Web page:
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Queens Chronicle

Queens doc charged in $373K taxpayer fraud

State, federal and city money allegedly taken through nonprofit

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Posted: Thursday, December 12, 2013 10:30 am

A doctor who runs a nonprofit medical practice at multiple sites throughout Queens was arrested Thursday for allegedly stealing approximately $373,000 obtained in the form of city, state and federal grants.

Dr. Dorothy Ogundu, who operates Angeldocs Inc., has been indicted on charges including second-degree grand larceny, second-degree forgery, first-degree falsifying business records and first-degree offering a false instrument for filing, according to the office of New York State Attorney General Eric Schneiderman.

Schneiderman announced Ogundu’s arrest in a joint statement with state Comptroller Tom DiNapoli and Rose Gill Hearn, commissioner of the city Department of Investigation.

Schneiderman said Angeldocs received a total of 12 government grants.

The indictment alleges that Ogundu stole a portion of each by filing fraudulent requests for reimbursement and making false statements to the government agencies administering the grants.

Ogundu allegedly used the money she stole from the government grants to pay the mortgage and utilities on a commercial property she owned, make improvements to that property to increase its value, buy and ship vehicles to Nigeria and make other purchases for her personal benefit and for the benefit of her for-profit business.

“Dorothy Ogundu pocketed hundreds of thousands of city, state and federal taxpayer dollars intended to help those who need it most with their health care costs,” Schneiderman said.

“City, state and federal funds intended to serve New Yorkers in need should not be used to line the pockets of people running charities,” the attorney general added.

The thefts are alleged to go back six years.

A search on the internet by the Chronicle turned up one entry listing Ogundu as a family practitioner, general practitioner and an obstetrician/gynecologist. The search also turned up four sites where Ogundu is listed as practicing, in Flushing, Hollis, Astoria and St. Albans, all of which had the same phone number.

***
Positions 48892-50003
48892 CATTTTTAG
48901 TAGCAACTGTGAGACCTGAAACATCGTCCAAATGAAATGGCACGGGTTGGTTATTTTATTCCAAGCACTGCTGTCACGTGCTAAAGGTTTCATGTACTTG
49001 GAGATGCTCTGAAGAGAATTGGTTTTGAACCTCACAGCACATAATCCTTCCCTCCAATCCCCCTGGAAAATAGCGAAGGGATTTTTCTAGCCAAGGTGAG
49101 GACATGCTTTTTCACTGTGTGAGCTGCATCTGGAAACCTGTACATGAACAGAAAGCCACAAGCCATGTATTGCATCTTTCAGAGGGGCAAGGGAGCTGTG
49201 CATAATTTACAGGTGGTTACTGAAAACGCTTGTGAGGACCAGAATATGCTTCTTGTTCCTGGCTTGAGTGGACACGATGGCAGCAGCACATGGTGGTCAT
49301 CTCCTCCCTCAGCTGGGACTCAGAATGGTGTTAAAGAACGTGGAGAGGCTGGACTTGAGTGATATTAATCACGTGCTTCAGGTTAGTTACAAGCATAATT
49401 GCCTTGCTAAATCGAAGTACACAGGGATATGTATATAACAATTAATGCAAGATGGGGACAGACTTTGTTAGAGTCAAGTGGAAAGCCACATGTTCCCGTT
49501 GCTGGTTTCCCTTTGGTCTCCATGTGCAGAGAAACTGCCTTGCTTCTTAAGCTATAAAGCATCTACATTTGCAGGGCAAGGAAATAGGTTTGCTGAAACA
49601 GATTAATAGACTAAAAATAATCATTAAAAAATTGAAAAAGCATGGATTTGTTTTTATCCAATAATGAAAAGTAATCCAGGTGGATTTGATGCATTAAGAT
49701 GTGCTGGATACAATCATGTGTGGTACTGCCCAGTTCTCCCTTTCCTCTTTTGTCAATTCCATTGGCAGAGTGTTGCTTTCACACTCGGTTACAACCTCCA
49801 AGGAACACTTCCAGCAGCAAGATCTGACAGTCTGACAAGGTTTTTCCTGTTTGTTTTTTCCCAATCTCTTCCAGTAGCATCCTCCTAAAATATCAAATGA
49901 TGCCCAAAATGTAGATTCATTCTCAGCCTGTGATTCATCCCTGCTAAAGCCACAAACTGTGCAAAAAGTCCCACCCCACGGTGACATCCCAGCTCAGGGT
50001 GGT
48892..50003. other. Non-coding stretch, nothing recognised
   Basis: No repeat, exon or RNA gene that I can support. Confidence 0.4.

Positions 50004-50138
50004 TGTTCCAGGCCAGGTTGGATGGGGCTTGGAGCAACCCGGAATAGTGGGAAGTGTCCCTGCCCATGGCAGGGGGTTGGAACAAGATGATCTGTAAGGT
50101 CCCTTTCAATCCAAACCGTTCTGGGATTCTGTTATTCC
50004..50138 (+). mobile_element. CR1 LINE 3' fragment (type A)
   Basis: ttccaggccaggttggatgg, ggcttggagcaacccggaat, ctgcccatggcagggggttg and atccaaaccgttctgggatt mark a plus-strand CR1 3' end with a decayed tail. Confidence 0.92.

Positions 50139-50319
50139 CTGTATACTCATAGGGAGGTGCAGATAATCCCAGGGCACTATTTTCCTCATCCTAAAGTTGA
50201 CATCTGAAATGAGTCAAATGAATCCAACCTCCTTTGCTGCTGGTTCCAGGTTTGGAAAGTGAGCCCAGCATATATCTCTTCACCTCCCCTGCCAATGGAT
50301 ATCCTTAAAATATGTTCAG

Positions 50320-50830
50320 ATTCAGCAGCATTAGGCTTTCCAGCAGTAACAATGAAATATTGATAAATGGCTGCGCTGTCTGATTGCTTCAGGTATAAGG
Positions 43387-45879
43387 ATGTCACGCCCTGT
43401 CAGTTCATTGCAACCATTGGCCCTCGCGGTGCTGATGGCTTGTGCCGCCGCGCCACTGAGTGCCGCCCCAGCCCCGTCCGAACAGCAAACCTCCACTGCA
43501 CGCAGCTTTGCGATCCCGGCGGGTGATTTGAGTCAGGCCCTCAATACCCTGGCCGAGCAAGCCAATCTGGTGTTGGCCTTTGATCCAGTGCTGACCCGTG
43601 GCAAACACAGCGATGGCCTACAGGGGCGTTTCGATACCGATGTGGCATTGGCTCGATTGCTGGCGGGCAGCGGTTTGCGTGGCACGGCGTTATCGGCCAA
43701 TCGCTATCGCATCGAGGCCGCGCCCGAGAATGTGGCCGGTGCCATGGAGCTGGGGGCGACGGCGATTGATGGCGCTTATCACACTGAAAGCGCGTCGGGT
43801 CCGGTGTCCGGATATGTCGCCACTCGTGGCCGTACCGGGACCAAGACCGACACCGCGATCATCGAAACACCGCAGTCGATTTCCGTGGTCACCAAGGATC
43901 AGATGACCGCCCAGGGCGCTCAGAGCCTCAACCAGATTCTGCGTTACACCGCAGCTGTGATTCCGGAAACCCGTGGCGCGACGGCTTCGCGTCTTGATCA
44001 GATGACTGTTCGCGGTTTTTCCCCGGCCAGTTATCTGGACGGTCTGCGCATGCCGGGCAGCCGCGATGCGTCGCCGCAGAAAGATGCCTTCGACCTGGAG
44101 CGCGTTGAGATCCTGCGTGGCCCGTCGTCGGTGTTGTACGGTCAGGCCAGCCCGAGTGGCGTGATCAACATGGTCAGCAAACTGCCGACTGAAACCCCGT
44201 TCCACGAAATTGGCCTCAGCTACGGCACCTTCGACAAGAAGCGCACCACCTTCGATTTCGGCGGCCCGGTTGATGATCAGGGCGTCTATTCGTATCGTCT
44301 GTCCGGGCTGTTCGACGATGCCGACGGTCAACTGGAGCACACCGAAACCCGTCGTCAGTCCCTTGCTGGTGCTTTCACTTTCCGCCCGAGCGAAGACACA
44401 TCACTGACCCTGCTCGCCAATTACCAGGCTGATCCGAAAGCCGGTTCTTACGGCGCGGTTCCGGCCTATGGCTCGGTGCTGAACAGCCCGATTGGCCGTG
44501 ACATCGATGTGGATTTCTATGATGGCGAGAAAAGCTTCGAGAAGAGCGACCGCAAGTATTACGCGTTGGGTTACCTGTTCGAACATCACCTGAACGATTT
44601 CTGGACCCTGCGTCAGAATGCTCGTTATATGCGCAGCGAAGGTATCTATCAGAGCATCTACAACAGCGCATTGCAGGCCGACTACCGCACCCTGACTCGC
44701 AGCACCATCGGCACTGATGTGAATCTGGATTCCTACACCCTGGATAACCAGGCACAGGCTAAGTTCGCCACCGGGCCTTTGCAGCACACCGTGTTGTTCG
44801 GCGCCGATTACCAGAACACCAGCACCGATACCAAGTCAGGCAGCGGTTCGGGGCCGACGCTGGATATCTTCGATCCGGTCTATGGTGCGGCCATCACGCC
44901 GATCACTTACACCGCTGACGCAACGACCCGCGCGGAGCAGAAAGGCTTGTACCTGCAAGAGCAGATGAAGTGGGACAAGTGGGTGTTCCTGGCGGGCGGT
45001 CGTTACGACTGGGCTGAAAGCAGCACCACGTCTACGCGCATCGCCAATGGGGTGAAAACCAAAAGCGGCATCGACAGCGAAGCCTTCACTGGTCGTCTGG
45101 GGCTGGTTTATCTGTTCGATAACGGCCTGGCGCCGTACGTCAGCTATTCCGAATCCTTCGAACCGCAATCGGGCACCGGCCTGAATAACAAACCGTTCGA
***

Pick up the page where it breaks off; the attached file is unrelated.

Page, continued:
One message left on the voicemail at the number on Thursday afternoon was not returned. Subsequent calls reached a recording saying the number was not in service.

DiNapoli said information uncovered by the investigation “shows the breadth of her fraud and greed.

“This doctor prescribed a regimen of bogus claims and business records and hid behind the facade of a nonprofit to attract a stream of taxpayer dollars, according to the indictment,” Hearn of the DOI said on Thursday. “This investigation exposed the facts: She enriched herself rather than the community she purported to serve.”

Schneiderman said the indictment is rare in that his office is bringing charges in connection with the theft of federal grant money.

The United States departments of Health and Human Services and Housing and Urban Development were said to be integral to the investigation.

“As HHS provides more grant funding than any other government agency, it has become increasingly apparent that the theft of federal grant funds is a serious problem that’s based on nothing more than greed,” said Thomas O’Donnell, special agent in charge of HHS’s New York regional Office of the Inspector General.

According to the indictment, Ogundu received two types of government grants for Angeldocs: program funds to support Angeldocs programs and capital grants to improve its facilities.

To obtain payment on the program grants Angeldocs received, Ogundu falsely claimed that she spent funds on various expenses, primarily rental space.

The indictment alleges that she diverted nearly all the program funds to pay the mortgage and utilities on a commercial building she owned through a holding company, instead of using it for the programs she promised to provide.

To obtain payment on the capital grants, Ogundu is alleged to have claimed she was building a state-of-the-art kitchen and making other capital improvements to a building that she falsely claimed was used by Angeldocs.

Instead, she allegedly received kickbacks on the project from a contractor and diverted other capital funds to pay the mortgage on her building and personal expenses.

Altogether, Ogundu allegedly stole approximately $91,000 from the city, approximately $87,000 from the state and approximately $195,000 from the United States. The maximum penalty for the top count is up to 15 years in prison.

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